Contacting relatives you've not yet met

Initiating contact

This page deals with the delicate area of contacting your relative once you have traced them.

Do you want to go ahead?

The use of an intermediary

Using an Intermediary for Safety’s Sake

The Importance of only approaching your Birth Relative and maintaining your (and their) anonymity

Making an approach directly

When your birth relative doesn’t desire contact

Do you want to go ahead?

If you have found a current address for your relative you may be very keen to take the next step and make contact with them. However, you may also feel you want to take a pause and reflect on all the information you have gathered about them so far, and also think about whether or not it is the right time for you to make contact. For example, you may have other things going on in your life that is causing you stress, or it is the Christmas period which is generally a time to avoid making contact with relatives who are not expecting to hear from you.   

If you’re unsure about whether to proceed it’s worth returning to and considering the points we first raised in the “Getting Started – Things to consider” page, namely:

  • Is it the right time?
  • What are you hoping for?
  • What support do you have?

Even if you considered this at the beginning of the process it’s worth returning to it again at this point in your journey. It’s particularly important to reconsider what your expectations are, as well as the potential outcomes for making contact with your relative. You should consider the possibility that they may decline to have contact with you, or that you will learn new and potentially difficult information of which you were unaware. For example, you may find that they have another family, that they do not know about you, or that they have significant life problems.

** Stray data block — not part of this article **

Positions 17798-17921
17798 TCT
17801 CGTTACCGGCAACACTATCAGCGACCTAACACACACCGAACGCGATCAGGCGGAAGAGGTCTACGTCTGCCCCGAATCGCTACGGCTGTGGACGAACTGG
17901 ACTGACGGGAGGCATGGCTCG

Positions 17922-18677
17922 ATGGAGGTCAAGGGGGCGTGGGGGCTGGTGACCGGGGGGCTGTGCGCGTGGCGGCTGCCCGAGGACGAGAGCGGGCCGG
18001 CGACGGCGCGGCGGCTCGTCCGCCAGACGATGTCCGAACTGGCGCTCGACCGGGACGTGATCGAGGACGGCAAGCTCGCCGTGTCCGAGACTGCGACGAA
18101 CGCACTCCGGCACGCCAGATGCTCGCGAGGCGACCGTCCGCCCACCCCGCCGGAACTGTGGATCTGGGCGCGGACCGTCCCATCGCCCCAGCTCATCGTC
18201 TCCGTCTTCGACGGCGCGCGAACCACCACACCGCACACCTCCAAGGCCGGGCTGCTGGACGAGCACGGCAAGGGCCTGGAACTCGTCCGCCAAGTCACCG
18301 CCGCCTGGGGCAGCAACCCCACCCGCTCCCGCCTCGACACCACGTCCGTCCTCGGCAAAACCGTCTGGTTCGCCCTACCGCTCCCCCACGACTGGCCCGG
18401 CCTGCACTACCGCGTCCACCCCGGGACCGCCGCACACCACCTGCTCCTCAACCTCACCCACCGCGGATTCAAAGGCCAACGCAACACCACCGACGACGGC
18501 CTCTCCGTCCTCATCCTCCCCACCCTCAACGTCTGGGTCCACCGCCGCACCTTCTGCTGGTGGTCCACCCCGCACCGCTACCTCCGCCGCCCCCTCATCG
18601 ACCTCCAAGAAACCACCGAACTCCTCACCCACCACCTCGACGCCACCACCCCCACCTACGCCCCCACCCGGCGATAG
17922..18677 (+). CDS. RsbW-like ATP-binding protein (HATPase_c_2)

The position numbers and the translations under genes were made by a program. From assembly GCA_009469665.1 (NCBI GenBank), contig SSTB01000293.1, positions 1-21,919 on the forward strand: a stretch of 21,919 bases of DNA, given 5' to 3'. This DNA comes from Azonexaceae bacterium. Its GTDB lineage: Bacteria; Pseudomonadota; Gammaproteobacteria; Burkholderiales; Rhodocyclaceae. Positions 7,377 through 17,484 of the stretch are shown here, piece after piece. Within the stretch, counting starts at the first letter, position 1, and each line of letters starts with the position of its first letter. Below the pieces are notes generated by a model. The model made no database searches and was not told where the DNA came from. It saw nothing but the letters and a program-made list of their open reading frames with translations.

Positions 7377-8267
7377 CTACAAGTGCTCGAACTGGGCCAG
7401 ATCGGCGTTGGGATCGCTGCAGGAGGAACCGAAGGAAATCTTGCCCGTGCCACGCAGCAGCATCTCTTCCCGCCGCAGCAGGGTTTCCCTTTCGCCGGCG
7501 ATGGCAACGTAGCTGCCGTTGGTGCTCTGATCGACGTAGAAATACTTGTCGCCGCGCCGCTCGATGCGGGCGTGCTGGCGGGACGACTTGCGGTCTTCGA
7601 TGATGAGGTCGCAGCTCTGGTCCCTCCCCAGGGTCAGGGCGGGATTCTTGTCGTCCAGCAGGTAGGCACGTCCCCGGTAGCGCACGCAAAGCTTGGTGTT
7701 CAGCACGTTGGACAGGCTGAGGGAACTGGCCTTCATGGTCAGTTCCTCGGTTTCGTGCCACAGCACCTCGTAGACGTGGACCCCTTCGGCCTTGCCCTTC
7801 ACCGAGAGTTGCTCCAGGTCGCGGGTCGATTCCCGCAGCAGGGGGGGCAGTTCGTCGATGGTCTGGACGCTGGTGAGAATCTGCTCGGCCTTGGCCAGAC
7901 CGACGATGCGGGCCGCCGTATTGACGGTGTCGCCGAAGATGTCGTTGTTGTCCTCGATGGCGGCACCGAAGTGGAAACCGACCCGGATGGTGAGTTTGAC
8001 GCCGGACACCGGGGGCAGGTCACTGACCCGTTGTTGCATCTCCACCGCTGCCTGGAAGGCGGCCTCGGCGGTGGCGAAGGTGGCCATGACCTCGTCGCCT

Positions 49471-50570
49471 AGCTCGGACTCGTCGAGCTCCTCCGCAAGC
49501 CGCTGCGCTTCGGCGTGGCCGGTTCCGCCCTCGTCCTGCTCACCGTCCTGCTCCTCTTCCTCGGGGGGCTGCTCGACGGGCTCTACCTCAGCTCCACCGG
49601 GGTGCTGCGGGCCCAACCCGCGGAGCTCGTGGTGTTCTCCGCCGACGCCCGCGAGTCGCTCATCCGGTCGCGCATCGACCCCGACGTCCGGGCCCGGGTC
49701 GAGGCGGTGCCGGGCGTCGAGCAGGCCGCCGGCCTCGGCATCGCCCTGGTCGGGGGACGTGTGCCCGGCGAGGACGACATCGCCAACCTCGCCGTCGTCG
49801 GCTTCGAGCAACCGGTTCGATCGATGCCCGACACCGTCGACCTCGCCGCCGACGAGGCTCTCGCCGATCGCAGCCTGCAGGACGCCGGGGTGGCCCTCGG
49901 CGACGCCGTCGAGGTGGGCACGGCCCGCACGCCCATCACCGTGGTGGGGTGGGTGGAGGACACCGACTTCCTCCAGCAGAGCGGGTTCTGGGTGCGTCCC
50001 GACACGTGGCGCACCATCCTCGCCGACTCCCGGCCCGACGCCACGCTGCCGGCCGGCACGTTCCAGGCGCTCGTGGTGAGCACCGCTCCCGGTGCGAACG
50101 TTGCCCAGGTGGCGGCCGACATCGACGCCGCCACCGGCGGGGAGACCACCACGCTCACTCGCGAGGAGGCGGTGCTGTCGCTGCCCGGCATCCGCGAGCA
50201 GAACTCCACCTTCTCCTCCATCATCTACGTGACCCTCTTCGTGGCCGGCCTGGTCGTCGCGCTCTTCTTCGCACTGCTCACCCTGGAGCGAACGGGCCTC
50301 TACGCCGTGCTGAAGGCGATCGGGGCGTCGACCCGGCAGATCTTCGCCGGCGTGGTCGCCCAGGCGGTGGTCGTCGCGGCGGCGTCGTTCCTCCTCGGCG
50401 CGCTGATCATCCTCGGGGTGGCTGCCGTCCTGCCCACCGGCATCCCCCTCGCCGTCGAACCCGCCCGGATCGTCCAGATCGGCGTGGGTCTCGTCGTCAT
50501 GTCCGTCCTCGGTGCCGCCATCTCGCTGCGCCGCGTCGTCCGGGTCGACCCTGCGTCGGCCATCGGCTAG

Having support during the process of making contact is vital, particularly in the event that you receive a negative response, receive no response at all, or receive some upsetting information.    

Using an intermediary?

Assuming you wish to go ahead there are two options – you can approach them directly yourself or you can use an intermediary. An intermediary might be a supportive relative or friend, the local authority or organisation that cared for you (particularly if you are under 25) or a paid-for service like the one by the Salvation Army, or a registered Adoption Support Agency.

The benefits of using an intermediary are:

  1. They may help with the initial emotional impact of the early phases of contact, whether the outcome is what you hoped for or not. They can also offer reassurance and support.
  2. They can give your birth relative support and the opportunity to discuss any complex feelings and concerns the contact may have raised for them and family members. They may have been taken by surprise by your wish for contact and may need time to think about how they wish to respond.
  3. Even in the scenario where they have also hoped that you would contact them one day they may still have to negotiate complex feelings raised by the contact and the implications for their family and their current circumstances – they may, for instance, have never told their partner or children about you.

Using an Intermediary for Safety’s Sake

The intermediary can help you to be mindful of your own wellbeing and that of your relative too.  There is no guarantee that your relative knows about you or has told their existing family about you and this may cause them a lot of anxiety.